ORIGINALLY PUBLISHED IN THE GEORGIA STRAIGHT, FEB. 26, 1998
By Steve Newton
When the conference-call operator connects me with Dave Mustaine of Megadeth, I’m expecting to be hooked up with the guy in America’s centre of loud music, Los Angeles. But it turns out the snarling metal man has settled down with his family—which includes a three-week-old daughter named Elektra—in Scottsdale, Arizona, of all places. Of the quartet, only drummer Nick Menza still resides in the City of Angels, or Sodom and Gomorrah, as Mustaine calls it.
“Three of us got out alive,” says Mustaine, whose band plays the Rage on Thursday (March 5) with guests Coal Chamber. “You know, we’d been livin’ that rock-star lifestyle for so long in L.A. that we just had to say ‘Enough’ and go to where we wanted to. And there’s no real important reason for us to live there, anyway.”
Arizona isn’t totally without its hard-rock aura, of course, as for many years it’s been the home of the King of Nasty Rock himself, Alice Cooper. The Coop happens to be Mustaine’s godfather, and the two are golfing buddies—Mustaine won the longest-drive contest in Cooper’s golf tournament last year. The Cooper-Mustaine connection also bore fruit back in ’89, when Megadeth recorded Cooper’s ’73 classic “No More Mr. Nice Guy” for the Shocker soundtrack.
Back then, the group had famed hard-rock producer Max Norman at the controls, but for its current CD, the Nashville-recorded Cryptic Writings, Megadeth went with session guitarist Dan Huff. “We wanted someone who was gonna bring something different,” says Mustaine, “and Dan had a way of bringin’ stuff out of us that we never thought was possible. He got us to dig deeper and to try things that were a little bit more melodic than anything we’ve tried before.”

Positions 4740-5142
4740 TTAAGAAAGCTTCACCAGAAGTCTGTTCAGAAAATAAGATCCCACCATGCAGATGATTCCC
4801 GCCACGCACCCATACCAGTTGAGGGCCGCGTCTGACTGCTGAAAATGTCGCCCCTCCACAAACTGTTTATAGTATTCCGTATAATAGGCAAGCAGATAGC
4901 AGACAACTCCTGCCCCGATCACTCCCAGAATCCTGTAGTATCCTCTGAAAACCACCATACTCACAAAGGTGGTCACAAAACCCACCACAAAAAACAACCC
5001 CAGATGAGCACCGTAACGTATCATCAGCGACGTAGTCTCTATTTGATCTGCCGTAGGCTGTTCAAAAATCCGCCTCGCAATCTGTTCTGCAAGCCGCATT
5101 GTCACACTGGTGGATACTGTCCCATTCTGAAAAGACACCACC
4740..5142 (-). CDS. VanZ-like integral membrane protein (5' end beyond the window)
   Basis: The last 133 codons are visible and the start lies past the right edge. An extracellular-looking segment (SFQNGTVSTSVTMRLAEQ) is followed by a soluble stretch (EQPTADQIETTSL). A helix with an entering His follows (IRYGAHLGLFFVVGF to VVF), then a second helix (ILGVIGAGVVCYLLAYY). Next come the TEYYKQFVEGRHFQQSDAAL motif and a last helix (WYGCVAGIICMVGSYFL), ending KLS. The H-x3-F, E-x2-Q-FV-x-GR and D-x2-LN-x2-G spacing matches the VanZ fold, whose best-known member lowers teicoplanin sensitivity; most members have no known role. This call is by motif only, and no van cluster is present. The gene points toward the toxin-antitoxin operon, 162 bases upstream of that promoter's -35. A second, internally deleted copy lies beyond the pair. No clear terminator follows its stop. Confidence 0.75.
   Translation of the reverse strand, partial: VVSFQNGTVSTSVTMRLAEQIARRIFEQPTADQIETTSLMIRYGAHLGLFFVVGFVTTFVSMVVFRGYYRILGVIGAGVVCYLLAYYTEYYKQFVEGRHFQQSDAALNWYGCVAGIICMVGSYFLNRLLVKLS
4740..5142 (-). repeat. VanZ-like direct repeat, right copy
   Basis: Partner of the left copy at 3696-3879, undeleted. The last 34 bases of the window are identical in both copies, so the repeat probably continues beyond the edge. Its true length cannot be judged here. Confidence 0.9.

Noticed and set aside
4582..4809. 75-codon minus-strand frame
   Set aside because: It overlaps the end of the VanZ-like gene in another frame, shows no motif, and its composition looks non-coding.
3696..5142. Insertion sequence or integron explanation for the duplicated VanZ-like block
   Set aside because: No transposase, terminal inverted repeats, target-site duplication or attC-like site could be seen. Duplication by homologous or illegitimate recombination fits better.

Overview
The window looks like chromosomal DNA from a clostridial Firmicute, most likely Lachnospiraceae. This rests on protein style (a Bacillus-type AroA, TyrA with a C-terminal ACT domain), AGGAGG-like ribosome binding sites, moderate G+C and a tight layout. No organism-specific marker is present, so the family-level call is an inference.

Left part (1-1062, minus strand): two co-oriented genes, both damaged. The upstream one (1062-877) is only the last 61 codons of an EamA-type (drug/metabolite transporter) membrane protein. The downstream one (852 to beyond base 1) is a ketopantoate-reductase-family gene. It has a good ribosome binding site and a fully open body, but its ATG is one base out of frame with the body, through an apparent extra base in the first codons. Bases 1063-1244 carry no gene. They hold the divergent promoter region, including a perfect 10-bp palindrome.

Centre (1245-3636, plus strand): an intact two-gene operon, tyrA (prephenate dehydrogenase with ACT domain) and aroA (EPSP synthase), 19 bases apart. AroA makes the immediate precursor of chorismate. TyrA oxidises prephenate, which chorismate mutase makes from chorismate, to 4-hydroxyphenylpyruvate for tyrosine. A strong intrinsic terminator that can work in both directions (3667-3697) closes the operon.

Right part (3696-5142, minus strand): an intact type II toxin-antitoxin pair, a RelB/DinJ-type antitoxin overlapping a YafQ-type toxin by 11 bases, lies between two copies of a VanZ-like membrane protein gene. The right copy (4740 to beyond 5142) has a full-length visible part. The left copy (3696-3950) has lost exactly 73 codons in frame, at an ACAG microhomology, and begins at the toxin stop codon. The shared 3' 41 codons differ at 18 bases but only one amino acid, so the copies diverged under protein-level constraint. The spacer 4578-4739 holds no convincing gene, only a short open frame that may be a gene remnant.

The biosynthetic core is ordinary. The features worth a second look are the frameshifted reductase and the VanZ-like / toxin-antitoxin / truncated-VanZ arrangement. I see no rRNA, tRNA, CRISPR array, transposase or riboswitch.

Although Megadeth is best-known for its Norman-produced 1992 hit “Symphony of Destruction”, Mustaine feels his band made significant strides toward matching that tune’s popularity with “Trust”, the feverish ode to betrayal that kicks off Cryptic Writing. “ ‘Trust’ was one of the biggest songs in America for weeks on end,” he boasts, “and we were absolutely ecstatic about that. We didn’t compromise our integrity in any way, shape, or form, because we were doing what we thought was right, and the radio play has just been unbelievable.”
There aren’t many metal bands from the ’80s still making noticeable waves in the late ’90s; Mustaine’s current band and his old one, Metallica, are among the precious few. So what is the 36-year-old headbanger’s opinion of the state of raunchy rock today?
“There’s a lotta stuff that’s going on right now that’s really cool,” he figures, “but I also think there’s a lot of people out there that have compromised their integrity to play stuff that’s really trendy, for example dance-oriented music. And I for one don’t really blame any of these people for following the carrot on the stick—but what usually follows carrots on sticks? Jackasses and horses.
“So… I’ve probably disappointed a lot of people right now because we’re not using synthesizers and samplers and drum machines and all that stuff, but I know that I would be disappointing myself more than anybody else if I did do that.”